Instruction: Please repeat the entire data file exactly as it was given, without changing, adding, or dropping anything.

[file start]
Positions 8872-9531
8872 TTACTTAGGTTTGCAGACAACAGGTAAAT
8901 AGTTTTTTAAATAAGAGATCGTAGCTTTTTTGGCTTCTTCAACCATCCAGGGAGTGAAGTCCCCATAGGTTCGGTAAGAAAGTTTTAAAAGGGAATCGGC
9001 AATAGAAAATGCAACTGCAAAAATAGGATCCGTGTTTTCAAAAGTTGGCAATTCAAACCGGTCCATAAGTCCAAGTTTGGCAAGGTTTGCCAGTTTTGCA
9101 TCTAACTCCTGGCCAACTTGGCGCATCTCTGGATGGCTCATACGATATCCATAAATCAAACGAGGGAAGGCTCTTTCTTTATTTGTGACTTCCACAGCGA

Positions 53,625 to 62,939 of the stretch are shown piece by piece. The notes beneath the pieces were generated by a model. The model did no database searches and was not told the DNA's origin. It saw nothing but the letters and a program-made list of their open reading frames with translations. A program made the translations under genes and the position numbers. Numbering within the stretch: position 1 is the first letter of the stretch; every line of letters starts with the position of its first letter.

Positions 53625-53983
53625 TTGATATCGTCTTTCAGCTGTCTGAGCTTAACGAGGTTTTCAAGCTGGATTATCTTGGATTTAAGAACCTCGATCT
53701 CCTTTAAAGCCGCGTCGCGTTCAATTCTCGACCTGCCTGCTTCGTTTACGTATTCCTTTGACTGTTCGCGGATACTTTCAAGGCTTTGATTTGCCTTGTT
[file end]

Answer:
Positions 8872-9531
8872 TTACTTAGGTTTGCAGACAACAGGTAAAT
8901 AGTTTTTTAAATAAGAGATCGTAGCTTTTTTGGCTTCTTCAACCATCCAGGGAGTGAAGTCCCCATAGGTTCGGTAAGAAAGTTTTAAAAGGGAATCGGC
9001 AATAGAAAATGCAACTGCAAAAATAGGATCCGTGTTTTCAAAAGTTGGCAATTCAAACCGGTCCATAAGTCCAAGTTTGGCAAGGTTTGCCAGTTTTGCA
9101 TCTAACTCCTGGCCAACTTGGCGCATCTCTGGATGGCTCATACGATATCCATAAATCAAACGAGGGAAGGCTCTTTCTTTATTTGTGACTTCCACAGCGA

Positions 53,625 to 62,939 of the stretch are shown piece by piece. The notes beneath the pieces were generated by a model. The model did no database searches and was not told the DNA's origin. It saw nothing but the letters and a program-made list of their open reading frames with translations. A program made the translations under genes and the position numbers. Numbering within the stretch: position 1 is the first letter of the stretch; every line of letters starts with the position of its first letter.

Positions 53625-53983
53625 TTGATATCGTCTTTCAGCTGTCTGAGCTTAACGAGGTTTTCAAGCTGGATTATCTTGGATTTAAGAACCTCGATCT
53701 CCTTTAAAGCCGCGTCGCGTTCAATTCTCGACCTGCCTGCTTCGTTTACGTATTCCTTTGACTGTTCGCGGATACTTTCAAGGCTTTGATTTGCCTTGTT